With the influx of new teams coming in for relief and medical efforts, the team decided to cover more ground by splitting up: Gary with Mica, Vince with me and Ana with the other members of team PSN (Philippine Society of Nephrology). We originally, and ambitiously, wanted to serve 9 barangays, but breakdown in logistics caused some delay in our deployment and at the end of the day, we were only able to serve 5 barangays. All the new data gathered were then expertly encoded and made into usable data by the more than capable Vince. Along the way we have also noted small signs of recovery: electric poles being erected, lumber yards starting small operations to provide planks and beams for restoration and repair as well as the occasional makeshift sari-sari store on the roadside. The long and arduous road to recovery has definitely begun.

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the mission continues..

Day 3: Journey Home (November 24, 2013)

For the people back home, today would probably have been spent glued to the TV watching in anticipation for the Pacquiao fight which we would later learn he won of course. We would have also wanted to attend mass for the solemnity of Christ the King, but as Simon our Canadian born, white skinned Asian, as he’d like to describe himself told us: there is always a proactive way of sharing God’s work and we were at the moment, living it. Once again the people greeted us warmly when we arrived and again we were told that we were to be the first team, medical or otherwise to give them solace and a sense of renewed hope. There was a noted reluctance in setting up the makeshift tents and unloading of supplies as it dawned upon us, this would be for the moment, our last hurrah. And just when we thought we’d seen it all, right there on the roadside while Vince was taking the history of his young patient who had high grade fever for the past few days just suddenly went into seizures. Thankfully we were with a paramedical team who brought their own ambulance and we were able to send the child to the nearest functional hospital for further treatment. What a way to end this journey. But as we all know, we were but a small part of a big effort that just came in together. In the end although we were to ones who came in to help, we went home with a deeper understanding and respect for the power of the human spirit.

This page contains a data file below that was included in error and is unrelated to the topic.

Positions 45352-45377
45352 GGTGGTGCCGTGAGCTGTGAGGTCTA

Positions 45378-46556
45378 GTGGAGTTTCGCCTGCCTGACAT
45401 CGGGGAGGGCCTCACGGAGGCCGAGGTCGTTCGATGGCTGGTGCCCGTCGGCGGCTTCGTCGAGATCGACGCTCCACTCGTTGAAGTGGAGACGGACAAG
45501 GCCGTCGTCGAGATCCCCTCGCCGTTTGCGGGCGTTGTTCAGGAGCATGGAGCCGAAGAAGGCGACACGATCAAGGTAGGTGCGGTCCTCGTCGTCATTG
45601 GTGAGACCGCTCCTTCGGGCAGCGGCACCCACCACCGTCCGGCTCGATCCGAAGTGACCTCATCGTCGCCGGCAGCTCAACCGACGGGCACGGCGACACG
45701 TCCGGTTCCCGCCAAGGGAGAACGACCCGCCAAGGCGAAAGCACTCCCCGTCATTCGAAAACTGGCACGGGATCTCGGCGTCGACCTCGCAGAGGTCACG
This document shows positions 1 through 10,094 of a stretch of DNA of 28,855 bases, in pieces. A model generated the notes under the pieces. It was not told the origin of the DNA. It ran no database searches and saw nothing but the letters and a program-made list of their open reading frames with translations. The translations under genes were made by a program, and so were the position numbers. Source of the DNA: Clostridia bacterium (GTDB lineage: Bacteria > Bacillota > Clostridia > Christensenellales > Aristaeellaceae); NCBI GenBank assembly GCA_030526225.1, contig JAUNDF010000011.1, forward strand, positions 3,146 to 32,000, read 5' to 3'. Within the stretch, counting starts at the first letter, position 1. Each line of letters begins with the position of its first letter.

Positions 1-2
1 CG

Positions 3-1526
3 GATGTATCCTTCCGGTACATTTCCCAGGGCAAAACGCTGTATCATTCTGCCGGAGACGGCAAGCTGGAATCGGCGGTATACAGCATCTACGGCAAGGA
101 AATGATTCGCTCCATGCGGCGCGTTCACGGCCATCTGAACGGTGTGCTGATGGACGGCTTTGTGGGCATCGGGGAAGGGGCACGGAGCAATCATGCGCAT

Living, Learning, Earning and Leaving

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helping the sick get better.. that’s my job

“One day I’ll be missing this place”

I read these words from a former staff nurse as a comment to a picture of the hospital where I am both a visiting consultant and a volunteer doctor. And I can’t blame them really, with the economic turmoil and the harsh reality of the nursing profession. Sometimes I myself am asked why I continue to stay despite the difficulties of medical practice and I tell them the story of one patient in particular who helped me place things in perspective.

I went to see this particular patient because she was referred to me for cardiopulmonary risk evaluation prior to a planned open cholecystectomy procedure, nothing out of the ordinary at first but when I looked briefly at her chart, I noted that she came from a far off town, at least two to three hours away. I confirmed this with the patient when I did my rounds and she told me that they even had to take a boat as part of the commute. I recall being to that town before on a medical mission at a friend’s invitation, so I know that it’s really a long way. When I asked how come they happened to be admitted at this particular hospital, she told me, and this would not be the first time, that her National Health Insurance Program (PhilHealth) payments were not up to date and hence, were not eligible for the program.

But the patient continued with her story and told me that she was not looking for a free accommodation and hospital services but rather, where the rates were lower, at least in more affordable compared to the private hospital where she first sought consult and later upon knowing the amount she had to pay, just opted to go back home despite the pain and discomfort she was feeling at that time, simply because she could not afford it. She tells me she has some money with her, but not enough she reckons for the expenses after the surgery; so that is why she will be asking for financial aid from the local politicians, a common practice I observed. She does not want to be begging for alms, but what can she do? She really wants to get well, to be relieved of the pain and suffering she told me. I finished my examination and promised her to help her in the best way that I could medically. I excused myself to make notes and place my written evaluation. The medical assessment would be the easy part; it’s all based on objective and sound scientific and medical data that’s readily available. It’s the human aspect of the healing process that’s a little tricky. The part where our mentors would say the art of medicine comes in, making that human connection and not just treating the patient as a compilation of lab results and imaging studies. In a way I’m thankful that she chose to go to this quaint hospital where it may be a little out of the way, not have the most advanced equipment, and sometimes where things just don’t go the way we plan them to be; but its doors are always open to those who seek medical aid, regardless of creed, race or stature in life. Likewise, the doctors who choose to serve here are more than willing to help out, despite the hurdles and insurmountable odds they have to face. And maybe that’s one of the reasons I choose to stay, because more than just a job, it’s a calling if you may, where I can practice my profession and give back something in return. Besides, here I can be an agent of change and there will always be something new to learn; mostly in the practice of medicine and sometimes, life in general.